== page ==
What Happens If a Person Refuses to Sign Divorce Papers?

by Chris Blank Google

    When marriages fall apart, both parties often want the divorce process to progress as quickly as possible. However, cases occur when one spouse refuses to sign divorce papers for various reasons ranging from a desire to seek greater financial support to a genuine desire to remain married. However, in the United States, one spouse cannot prevent another spouse from obtaining a divorce. Consult with an attorney who specializes in family law and divorce with specific questions about ending a marriage.

    Fault Versus No-Fault Divorce

    Before the 1970s, divorcing couples often had to provide legal justification to seek a divorce on fault-based grounds such as adultery, cruelty or abandonment. No-fault divorce provides a relatively uncomplicated means for couples to obtain a divorce by eliminating such requirements. Instead, many no-fault divorces proceed on the basis of "irreconcilable differences" or similar circumstances. No-fault statutes generally require couples to live separately for varying periods of time before seeking a divorce; however, obtaining a legal separation is generally not required.

    Waiting Periods

    Many states impose waiting periods on couples before granting a no-fault divorce. Waiting periods vary from six months to as long as a year or two years. Waiting periods are designed to allow couples to make efforts to reconcile their marriages or to be certain that reconciliation is impossible. Individuals may still pursue no-fault divorce in situations where one spouse refuses to sign divorce papers; however the required waiting period may be longer than if both spouses agree to dissolve the marriage.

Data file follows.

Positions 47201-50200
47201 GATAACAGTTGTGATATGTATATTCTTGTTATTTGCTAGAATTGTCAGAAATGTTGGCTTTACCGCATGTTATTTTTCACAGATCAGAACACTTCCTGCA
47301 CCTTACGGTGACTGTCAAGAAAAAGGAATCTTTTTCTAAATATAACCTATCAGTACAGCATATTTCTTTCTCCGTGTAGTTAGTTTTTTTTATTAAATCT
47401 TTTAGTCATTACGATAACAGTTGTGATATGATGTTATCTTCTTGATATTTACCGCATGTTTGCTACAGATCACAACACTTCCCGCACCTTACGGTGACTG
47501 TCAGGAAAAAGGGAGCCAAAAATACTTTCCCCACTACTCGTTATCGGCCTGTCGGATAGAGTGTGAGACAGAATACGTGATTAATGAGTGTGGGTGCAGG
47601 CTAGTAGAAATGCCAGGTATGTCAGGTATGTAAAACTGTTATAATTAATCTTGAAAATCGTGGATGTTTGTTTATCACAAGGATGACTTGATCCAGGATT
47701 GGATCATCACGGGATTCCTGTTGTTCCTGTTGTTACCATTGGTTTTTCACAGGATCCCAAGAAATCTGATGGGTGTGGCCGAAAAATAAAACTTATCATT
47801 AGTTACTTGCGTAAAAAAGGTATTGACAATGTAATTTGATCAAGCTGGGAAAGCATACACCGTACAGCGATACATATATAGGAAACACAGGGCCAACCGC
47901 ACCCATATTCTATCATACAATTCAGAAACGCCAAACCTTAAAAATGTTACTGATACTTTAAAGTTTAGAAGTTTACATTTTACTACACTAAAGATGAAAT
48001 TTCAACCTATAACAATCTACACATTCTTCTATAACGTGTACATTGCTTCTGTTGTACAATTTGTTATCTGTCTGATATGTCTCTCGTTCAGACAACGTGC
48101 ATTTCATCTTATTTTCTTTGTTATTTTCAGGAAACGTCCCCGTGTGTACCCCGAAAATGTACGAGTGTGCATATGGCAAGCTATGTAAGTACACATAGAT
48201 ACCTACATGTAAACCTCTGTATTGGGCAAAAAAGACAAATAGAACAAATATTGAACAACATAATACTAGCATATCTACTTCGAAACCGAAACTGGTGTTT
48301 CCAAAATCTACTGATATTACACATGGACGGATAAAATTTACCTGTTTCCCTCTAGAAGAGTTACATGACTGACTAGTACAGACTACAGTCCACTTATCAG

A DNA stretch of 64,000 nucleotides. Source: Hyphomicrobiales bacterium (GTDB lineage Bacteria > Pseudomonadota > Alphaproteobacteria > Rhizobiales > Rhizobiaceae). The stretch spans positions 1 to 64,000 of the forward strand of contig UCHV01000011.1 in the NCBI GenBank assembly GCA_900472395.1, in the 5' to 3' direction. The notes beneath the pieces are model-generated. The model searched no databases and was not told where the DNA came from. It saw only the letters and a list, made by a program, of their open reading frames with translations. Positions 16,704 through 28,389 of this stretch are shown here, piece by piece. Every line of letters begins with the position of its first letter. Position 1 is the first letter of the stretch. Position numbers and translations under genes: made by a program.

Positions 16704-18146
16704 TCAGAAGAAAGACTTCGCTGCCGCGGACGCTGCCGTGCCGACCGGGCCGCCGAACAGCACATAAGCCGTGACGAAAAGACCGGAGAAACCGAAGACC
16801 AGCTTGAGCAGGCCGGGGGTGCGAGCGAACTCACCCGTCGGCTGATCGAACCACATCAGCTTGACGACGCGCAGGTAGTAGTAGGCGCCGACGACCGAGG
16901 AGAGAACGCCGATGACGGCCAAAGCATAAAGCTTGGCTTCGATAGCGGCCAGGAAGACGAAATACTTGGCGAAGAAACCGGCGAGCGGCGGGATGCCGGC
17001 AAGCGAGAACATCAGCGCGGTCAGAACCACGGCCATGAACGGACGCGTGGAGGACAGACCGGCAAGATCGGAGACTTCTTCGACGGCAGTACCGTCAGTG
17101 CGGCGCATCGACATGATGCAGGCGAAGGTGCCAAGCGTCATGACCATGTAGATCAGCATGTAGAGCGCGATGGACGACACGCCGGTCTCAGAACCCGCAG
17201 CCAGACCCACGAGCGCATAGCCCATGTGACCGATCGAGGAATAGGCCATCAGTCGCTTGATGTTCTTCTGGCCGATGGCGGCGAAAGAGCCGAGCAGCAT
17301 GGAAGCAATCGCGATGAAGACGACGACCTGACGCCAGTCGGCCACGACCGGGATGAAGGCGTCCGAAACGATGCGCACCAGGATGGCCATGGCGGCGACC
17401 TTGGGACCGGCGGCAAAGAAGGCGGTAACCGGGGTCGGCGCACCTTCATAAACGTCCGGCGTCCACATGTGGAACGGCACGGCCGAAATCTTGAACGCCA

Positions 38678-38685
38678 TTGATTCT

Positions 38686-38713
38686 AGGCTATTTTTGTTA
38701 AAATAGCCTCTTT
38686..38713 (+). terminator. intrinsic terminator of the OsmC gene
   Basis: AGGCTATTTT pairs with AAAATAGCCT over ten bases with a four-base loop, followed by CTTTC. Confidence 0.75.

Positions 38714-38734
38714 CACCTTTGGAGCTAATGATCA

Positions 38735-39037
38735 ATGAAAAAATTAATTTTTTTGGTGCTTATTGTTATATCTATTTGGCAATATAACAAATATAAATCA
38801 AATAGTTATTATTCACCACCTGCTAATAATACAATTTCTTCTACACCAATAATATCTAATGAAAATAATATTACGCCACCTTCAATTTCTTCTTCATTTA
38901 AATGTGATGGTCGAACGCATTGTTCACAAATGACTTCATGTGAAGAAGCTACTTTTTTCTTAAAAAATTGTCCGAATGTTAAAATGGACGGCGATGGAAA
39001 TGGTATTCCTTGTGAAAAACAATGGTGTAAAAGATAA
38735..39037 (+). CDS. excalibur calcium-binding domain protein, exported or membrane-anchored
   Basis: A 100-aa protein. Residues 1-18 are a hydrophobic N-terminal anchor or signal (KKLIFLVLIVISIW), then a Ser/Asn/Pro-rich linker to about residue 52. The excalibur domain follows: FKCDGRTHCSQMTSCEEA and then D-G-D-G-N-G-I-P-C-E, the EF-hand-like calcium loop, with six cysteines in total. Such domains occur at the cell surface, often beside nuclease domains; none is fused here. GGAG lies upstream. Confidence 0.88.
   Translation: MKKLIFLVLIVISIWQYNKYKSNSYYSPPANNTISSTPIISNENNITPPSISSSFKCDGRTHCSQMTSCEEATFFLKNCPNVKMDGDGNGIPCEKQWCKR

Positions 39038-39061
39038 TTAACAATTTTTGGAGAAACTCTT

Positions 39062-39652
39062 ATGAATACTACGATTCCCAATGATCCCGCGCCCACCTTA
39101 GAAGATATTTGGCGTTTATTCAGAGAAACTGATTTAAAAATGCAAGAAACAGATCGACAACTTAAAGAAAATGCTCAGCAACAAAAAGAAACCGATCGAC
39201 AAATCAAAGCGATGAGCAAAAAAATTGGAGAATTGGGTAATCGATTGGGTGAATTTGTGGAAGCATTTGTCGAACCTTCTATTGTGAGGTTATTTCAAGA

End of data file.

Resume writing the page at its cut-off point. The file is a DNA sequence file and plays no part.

Stalling Tactics and Default Divorce

    Many spouses attempt to stall the divorce process by refusing to negotiate a settlement agreement or refusing to sign divorce papers after previously agreeing on a settlement. If your spouse is stalling the divorce by skipping sessions or otherwise demonstrating an unwillingness to cooperate with the divorce processes, you may petition the court to impose a contempt citation on your spouse. In some cases you may receive compensation for the additional attorney and court fees you paid as a result of your spouse's stalling. In extreme cases you may obtain a default divorce, which means that a judge grants your divorce even though your spouse refused to appear in court or sign the divorce papers.

    Covenant Marriages

    Covenant marriages are designed to reduce the number of broken marriages by requiring counseling and imposing restrictions on obtaining a divorce. Couples must agree before tying the knot that they intend to enter into a covenant marriage and undergo counseling before obtaining a divorce. Although several states have pursued possible legislation concerning covenant marriage, as of 2011, only Arizona, Louisiana and Arkansas have laws on the books. If you are involved in a covenant marriage, you may find it difficult to obtain a no-fault divorce without enduring a lengthy waiting period, whether your spouse is cooperative or not.

    About the Author

    Chris Blank is an independent writer and research consultant with more than 20 years' experience. Blank specializes in social policy analysis, current events, popular culture and travel. His work has appeared both online and in print publications. He holds a Master of Arts in sociology and a Juris Doctor.

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